I Tried to Become the Local Hero by Rescuing a Cat. I Failed Utterly

I Tried to Become the Local Hero by Rescuing a Cat. I Failed Utterly

I thought discovering Karma, the cat, would make me beloved by my neighborhood. But it didn’t happen that way.

A few weeks ago, I went to my neighbor, we’ll call her L. She had lost her tabby cat, Karma. Karma had been missing for weeks and everyone in my neighborhood was sorrowful. They all had been trying to look for her.

One day, I saw Karma when I was looking out of the window. Karma was peeking out from the broken shed near my house. I was thrilled because I could bring Karma back to her family and selfishly I thought this might raise me to a hero in my Philadelphia neighborhood.

So, I thought this might make me friends with the ice cream van guy in my neighborhood. Here is the price list: there is no set price for the ice cream; the guy charges whatever he feels like. Folks who’ve been around here a while, like my neighbor L, pay $1. Interlopers like me get hit with extra charges.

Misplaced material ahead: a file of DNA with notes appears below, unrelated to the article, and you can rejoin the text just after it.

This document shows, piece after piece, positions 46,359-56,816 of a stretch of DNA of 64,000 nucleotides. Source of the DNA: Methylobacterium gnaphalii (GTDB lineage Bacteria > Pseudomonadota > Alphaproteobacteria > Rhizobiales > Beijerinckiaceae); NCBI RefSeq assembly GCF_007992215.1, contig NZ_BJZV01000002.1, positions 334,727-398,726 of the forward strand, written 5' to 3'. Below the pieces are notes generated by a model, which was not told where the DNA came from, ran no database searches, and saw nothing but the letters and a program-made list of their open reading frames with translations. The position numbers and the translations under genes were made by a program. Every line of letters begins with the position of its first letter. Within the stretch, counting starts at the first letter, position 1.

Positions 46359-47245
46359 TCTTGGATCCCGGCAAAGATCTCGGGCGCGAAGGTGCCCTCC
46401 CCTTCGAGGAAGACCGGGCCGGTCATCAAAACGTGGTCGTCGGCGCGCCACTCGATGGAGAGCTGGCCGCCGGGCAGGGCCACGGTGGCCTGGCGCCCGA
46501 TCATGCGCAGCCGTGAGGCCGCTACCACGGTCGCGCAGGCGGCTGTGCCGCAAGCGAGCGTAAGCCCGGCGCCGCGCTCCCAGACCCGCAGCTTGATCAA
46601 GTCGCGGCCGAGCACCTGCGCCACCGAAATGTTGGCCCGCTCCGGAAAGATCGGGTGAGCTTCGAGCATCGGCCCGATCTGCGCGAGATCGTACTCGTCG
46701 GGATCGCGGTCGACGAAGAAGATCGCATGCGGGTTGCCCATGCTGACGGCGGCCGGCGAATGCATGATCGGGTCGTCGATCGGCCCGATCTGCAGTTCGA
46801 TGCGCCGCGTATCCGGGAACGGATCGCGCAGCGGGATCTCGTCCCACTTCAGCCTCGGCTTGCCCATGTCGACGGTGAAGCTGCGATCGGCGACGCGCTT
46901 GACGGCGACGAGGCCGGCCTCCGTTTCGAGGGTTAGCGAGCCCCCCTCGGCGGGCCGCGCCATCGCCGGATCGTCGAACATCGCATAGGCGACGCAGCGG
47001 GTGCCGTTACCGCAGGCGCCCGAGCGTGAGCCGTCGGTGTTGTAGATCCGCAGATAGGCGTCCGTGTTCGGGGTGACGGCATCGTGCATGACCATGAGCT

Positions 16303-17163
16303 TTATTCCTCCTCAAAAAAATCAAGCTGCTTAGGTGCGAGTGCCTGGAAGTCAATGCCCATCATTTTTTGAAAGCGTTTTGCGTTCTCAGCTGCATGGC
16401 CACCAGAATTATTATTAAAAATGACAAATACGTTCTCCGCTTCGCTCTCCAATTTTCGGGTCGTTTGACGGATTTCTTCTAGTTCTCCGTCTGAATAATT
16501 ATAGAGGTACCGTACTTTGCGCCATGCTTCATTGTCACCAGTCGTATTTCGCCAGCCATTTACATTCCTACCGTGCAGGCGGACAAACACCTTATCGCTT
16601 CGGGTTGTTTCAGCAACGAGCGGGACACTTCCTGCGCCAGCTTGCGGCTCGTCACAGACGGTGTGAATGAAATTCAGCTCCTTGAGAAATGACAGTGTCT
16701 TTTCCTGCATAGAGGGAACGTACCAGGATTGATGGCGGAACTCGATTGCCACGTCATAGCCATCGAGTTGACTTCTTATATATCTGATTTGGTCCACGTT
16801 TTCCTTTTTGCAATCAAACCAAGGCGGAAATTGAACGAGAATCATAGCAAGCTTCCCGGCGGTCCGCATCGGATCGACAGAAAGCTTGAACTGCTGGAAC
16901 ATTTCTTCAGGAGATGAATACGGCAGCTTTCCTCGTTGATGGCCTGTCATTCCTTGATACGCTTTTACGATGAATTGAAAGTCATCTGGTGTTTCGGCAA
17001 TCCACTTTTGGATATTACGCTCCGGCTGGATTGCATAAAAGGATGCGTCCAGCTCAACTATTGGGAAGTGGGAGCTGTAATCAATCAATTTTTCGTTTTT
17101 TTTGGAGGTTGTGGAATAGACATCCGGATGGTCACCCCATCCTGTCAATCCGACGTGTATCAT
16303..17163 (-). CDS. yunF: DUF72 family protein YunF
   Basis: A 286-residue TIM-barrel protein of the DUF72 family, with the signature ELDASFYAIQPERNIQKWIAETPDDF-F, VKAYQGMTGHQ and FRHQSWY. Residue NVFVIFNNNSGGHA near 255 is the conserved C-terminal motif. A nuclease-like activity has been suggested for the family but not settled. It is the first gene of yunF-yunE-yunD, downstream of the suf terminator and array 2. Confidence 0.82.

The last time I got my kid a cone, I had to charge $6.50! I wanted to object but I had a hyper toddler with me. I didn’t think of quoting US law title 15, section 13 (discrimination in price, services, or facilities).

Okay, so Philadelphia is where our country started, right? And they are not keen on fancy British ladies telling them what to do.

Anyway, I saw my chance to get a cheap ticket: Off I trotted to L’s house to tell her that Karma, her cat, was in my garden. We both tried to get Karma to go back home. Alas, this cat turned out to be a stray before L took her in, and now wants to live outdoors. She spends her time between the alley and my garden, using it as her litter box.

Every day, I try to convince her to leave, but she keeps coming back. Looks like I’m stuck paying full price for ice cream for a while.

Karma really is a bitch.

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